As for the music itself, an old friend summed it up perfectly- "Boneroo music".  It was a jam band, with a lot of good players, a much more explicit and authentic connection to traditional jazz (and to African-American identity) than Phish or Soul Live, but sonically and musically it fit better in the jam realm than with most of the other music I heard.  And that's just not my thing, so I didn't enjoy it very much.

- Other quick takes on Friday: Steve Coleman and Five Elements- had an off day.  The set lacked focus or direction.  Kneebody- fantastic, but they are old friends and I'm very biased.  Tierney Sutton's "After Blue", a Joni Mitchell tribute- tremendously well performed, but for me a little too cute for its own good.  She did an out of time medley of "April in Paris" and "Free Man in Paris", which didn't make sense to me except that they both named the capital of France.  That said, her cellist was spectacular, and Sutton's control, pitch and interpretation was brilliant.  Eric Revis' Parallax was very good, music that combined smart composition with open improvisation.  As I mentioned, Kris Davis was spectacular.  My one quibble- Ken Vandermark, now a legend in his own circle, held the band back.  In places he was spectacular- bringing a ferocious energy and his trademark huge, shrieks to the music.  But when the band played a lovely, almost Ellingtonian ballad, he didn't seem to grasp the phrasing, and what could have been a lovely change of pace plodded.

-  Donny McCaslin was on fire.  I heard his quartet, still mourning the death of their recent boss David Bowie in Boston this spring, and it was great.  It was even better today.  In the part of the set I heard Donnie was improvising at a tremendous level, and the rest of the band was really as focused on sound and groove, rather than on the typical "jazz" interaction.  Which, oddly enough, created a beautifully interactive template.  Keyboardist Jason Lindner was making sounds I'd never heard before, almost like convention balloons for Donnie to toss around the room.

- Saturday's main stage opened with Darcy James Argue, presenting some of the music from his upcoming record Real Enemies, a set of pieces on the theme of conspiracy theories.  (Which, he pointed out, is ominously timely, as one of the major parties is running a conspiracy theorist for president...)  I saw the full presentation (with an amazing video installation) at BAM on the opening weekend, so it was cool to be able to just focus on the music.  The number 5 was everywhere- several pieces were partly or wholly in 5/4, and in one piece the groove revolved around a five over two pattern.  If you don't pick up on these things, there were some heavy rock grooves, and a spectacular Latin number that I think Darcy intended to represent the American "banana republics" of the Cold War".  All of the solos, particularly Ingrid Jensen on trumpet and Ryan Keberly on trombone, were excellent.  Argue closed with a piece from his first album, "Obsidian Flow", because, he said, "Obsidian" (a rock that forms from cooling volcanic lava) is just cool".  This may or may not be so, but the featured soloist on this tune, alto saxophonist Dave Pietro, was tremendously cool, and virtuosic, and breathtaking in his technique and spirit.  (Full disclosure- Darcy and I were at NEC at the same time, and are old friends.  That said, I stand by what I write here)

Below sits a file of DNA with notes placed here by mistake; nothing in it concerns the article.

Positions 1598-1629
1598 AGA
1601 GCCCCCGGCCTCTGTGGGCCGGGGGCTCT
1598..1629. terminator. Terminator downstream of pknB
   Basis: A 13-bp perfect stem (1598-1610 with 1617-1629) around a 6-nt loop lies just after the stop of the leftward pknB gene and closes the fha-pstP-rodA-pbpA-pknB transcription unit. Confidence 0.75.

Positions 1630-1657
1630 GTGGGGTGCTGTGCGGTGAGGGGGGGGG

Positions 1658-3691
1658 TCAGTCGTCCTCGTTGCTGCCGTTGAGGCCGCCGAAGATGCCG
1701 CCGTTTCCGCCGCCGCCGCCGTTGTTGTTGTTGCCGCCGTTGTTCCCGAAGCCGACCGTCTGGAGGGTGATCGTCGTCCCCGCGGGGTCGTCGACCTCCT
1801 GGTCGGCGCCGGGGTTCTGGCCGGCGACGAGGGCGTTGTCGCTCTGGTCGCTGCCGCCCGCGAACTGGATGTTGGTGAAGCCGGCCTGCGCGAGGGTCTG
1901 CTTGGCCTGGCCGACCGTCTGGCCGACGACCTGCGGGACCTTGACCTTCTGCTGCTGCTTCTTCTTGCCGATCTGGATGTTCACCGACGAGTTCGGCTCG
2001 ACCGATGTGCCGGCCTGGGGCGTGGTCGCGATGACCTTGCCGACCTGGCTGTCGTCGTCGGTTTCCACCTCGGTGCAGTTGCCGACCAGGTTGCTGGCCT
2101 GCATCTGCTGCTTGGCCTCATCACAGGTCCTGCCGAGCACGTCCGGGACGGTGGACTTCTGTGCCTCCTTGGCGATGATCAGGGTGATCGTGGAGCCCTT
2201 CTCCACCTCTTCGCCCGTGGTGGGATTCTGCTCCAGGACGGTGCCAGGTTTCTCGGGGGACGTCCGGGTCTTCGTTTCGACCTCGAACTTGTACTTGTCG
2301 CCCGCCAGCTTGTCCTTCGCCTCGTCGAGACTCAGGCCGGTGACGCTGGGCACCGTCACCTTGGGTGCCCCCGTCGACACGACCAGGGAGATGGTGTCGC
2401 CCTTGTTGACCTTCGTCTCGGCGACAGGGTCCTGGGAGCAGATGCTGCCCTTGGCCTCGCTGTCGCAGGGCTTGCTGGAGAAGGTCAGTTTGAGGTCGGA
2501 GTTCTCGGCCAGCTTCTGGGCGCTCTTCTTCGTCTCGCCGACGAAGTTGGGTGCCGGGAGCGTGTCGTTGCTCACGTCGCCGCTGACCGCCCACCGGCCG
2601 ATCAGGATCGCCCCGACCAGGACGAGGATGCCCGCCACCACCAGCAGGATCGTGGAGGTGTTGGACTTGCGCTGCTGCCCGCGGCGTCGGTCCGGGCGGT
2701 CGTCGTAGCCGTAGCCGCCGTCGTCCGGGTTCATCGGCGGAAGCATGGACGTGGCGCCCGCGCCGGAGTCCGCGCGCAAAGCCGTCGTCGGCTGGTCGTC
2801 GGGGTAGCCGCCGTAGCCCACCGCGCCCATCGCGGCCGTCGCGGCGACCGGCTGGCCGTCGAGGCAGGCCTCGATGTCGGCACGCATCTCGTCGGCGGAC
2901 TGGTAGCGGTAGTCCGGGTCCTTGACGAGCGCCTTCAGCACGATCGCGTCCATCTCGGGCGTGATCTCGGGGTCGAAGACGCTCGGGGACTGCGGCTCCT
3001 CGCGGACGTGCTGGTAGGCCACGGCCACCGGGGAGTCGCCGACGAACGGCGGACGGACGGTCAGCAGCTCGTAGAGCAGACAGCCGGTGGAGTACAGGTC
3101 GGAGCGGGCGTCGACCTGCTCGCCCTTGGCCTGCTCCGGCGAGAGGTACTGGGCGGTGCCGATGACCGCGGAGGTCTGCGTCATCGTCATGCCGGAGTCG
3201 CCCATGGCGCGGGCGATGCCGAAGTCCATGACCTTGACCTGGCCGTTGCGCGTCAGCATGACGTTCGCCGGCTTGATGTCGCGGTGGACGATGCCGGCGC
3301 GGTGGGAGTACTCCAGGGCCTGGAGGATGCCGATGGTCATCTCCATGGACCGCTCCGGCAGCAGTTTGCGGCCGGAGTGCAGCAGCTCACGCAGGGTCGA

- Festival organizers have this terrible habit of putting some of the coolest music at the same time on different stages- in years past I've had to decide on John Hollenbeck versus Kneebody, or Bill Frisell and Ethan Iverson versus (I think it was) Charles Lloyd.  This year the killer was the John Scofield/Joe Lovano reunion tour versus The Bad Plus (plus Ron Miles, Tim Berne and Sam Newsome) playing Ornette's Science Fiction.  I tried to split the difference and caught pieces of both sets, and both were brilliant.  I don't have the new Sco/Lo Past Present album, but I'll go get it now.  The band was even looser than I remember them in the 90s, in a good way- the interaction was free and easy, the blowing was brilliant, it swung hard, and everyone seemed like they were having a great time.  The Science Fiction project is clearly a labor of love, and you can hear the intensity and intent all of the players bring to it- even several hundred yards from the main stage several hundred yards I felt how intensely everyone was listening, and the playing was so good.  If you care about the soprano saxophone and how to play it, please, please check out Sam Newsome- every solo is a clinic.